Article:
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The Moody Blues - The Present  CD (album) cover

THE PRESENT

The Moody Blues

 

Crossover Prog

3.01 | 87 ratings

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Mr. Gone
4 stars Perhaps a half-tick in quality below its predecessor, "Long Distance Voyager", "The Present" is nonetheless an incredibly enjoyable way to spend 40 minutes or so. It's probably the most organic-sounding album of the Patrick Moraz era, and the songs within are tuneful, emotionally-charged and well-arranged.

If I could find any real room for complaint, it would be that Ray Thomas's presence seems to be diminishing further. There was precious little room for his flute playing on either "Octave" or "Long Distance Voyager", and that remains true here - he only contributes anything instrumentally or vocally on the two songs he wrote (the ambient "I Am" and the final-straw finale "Sorry") and the Graeme Edge-penned "Going Nowhere", where his vocals punctuate the lyrical melancholy of the song's protagonist nicely. No other vocals, lead or backing, anywhere that I can detect - which unfortunately would be a precursor of the band's next two albums, where he gets backing vocals one one track TOTAL between the two albums, no leads, and no instrumental contributions whatsoever.

Still, at least Thomas is around for this recording, and the material as a whole is strong enough to make his absences a bit less frustrating (though it would have been a nice counterpoint to have him play some flute in the John Lodge march bit "Hole in the World", play flute instead of having Moraz's synth flute on "Blue World" or add his vocals to "Meet Me Halfway"). "Blue World" and "Meet Me Halfway" are always enjoyable and among the band's best work (the latter is a particularly positive, rousing track); "It's Cold Outside Your Heart" is a beautiful lament, "Under My Feet" is a catchy if perhaps slight piece of John Lodge drama, and "Sitting at the Wheel", though seeming perhaps a bit ordinary on early listens, somehow gets better with time (not a classic, but not nearly as unsubstantial as one might initially think). Thomas's compositions are probably his best since the "Core 7" albums, and while "Running Water" may be a bit too fluffy for some it's nonetheless pretty in a way the band would struggle to repeat in coming years.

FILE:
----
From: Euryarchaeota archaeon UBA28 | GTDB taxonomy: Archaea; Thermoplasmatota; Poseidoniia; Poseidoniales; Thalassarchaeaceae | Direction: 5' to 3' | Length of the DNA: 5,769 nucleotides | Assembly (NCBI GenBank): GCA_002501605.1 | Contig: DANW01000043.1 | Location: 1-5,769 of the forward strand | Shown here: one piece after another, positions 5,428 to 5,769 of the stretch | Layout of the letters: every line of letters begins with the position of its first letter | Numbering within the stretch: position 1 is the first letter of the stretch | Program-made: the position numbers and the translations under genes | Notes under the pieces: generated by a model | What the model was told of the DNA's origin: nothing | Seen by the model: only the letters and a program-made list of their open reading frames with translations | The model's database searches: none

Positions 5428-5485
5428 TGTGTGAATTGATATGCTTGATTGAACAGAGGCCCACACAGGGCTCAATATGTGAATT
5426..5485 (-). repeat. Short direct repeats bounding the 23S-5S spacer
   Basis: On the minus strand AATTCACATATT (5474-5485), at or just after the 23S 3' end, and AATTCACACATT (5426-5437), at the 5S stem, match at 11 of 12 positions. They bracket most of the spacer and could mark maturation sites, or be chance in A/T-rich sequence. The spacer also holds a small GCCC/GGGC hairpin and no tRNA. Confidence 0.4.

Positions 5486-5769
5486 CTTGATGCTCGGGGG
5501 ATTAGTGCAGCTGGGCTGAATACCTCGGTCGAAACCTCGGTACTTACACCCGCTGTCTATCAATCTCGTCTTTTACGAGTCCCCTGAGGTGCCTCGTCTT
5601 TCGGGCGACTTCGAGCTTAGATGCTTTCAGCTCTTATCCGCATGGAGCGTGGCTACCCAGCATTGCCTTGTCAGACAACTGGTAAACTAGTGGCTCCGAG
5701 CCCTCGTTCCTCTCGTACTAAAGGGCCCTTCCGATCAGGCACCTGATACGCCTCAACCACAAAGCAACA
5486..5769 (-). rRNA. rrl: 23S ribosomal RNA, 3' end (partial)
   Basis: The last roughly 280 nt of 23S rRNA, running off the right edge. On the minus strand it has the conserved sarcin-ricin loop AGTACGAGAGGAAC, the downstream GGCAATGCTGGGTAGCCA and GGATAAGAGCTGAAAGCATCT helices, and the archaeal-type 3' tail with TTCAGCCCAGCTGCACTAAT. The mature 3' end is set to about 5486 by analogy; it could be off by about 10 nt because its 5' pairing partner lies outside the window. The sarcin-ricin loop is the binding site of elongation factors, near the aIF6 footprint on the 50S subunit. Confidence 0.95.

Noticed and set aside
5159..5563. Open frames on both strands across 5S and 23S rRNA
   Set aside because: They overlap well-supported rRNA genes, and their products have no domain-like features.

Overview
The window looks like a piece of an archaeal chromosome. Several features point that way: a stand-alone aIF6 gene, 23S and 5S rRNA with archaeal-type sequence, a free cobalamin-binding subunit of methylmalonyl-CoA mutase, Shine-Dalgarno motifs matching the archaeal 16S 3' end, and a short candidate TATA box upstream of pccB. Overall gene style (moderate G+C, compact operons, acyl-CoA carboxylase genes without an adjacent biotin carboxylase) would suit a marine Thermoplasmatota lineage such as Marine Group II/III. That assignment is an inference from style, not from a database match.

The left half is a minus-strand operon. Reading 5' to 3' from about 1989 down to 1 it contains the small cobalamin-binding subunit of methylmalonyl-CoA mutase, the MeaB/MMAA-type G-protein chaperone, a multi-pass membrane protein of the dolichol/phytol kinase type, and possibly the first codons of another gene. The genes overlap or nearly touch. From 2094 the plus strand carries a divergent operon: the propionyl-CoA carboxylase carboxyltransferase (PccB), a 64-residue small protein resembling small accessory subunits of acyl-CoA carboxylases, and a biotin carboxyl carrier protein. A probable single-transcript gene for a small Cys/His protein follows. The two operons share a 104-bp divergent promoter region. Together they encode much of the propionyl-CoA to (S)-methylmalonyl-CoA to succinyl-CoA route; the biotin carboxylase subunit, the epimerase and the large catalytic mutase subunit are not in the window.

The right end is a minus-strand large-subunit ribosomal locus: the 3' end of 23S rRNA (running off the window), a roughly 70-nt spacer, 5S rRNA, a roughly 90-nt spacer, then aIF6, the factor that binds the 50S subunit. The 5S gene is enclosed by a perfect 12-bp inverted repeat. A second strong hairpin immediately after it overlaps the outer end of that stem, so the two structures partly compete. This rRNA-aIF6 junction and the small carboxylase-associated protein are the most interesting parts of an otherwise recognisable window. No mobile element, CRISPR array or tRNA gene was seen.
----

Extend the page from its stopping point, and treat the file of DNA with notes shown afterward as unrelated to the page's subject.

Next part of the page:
After the synthpop of "The Other Side of Life" and "Sur La Mer", the band would try to get back to this more organic sound. Unfortunately, the results were not nearly as even as they were here, but it was perhaps heartening in a way to see that they realized that this was a good direction to go in based on the sounds and moods in this little gem. Four stars, without reservation.

Mr. Gone | 4/5 |

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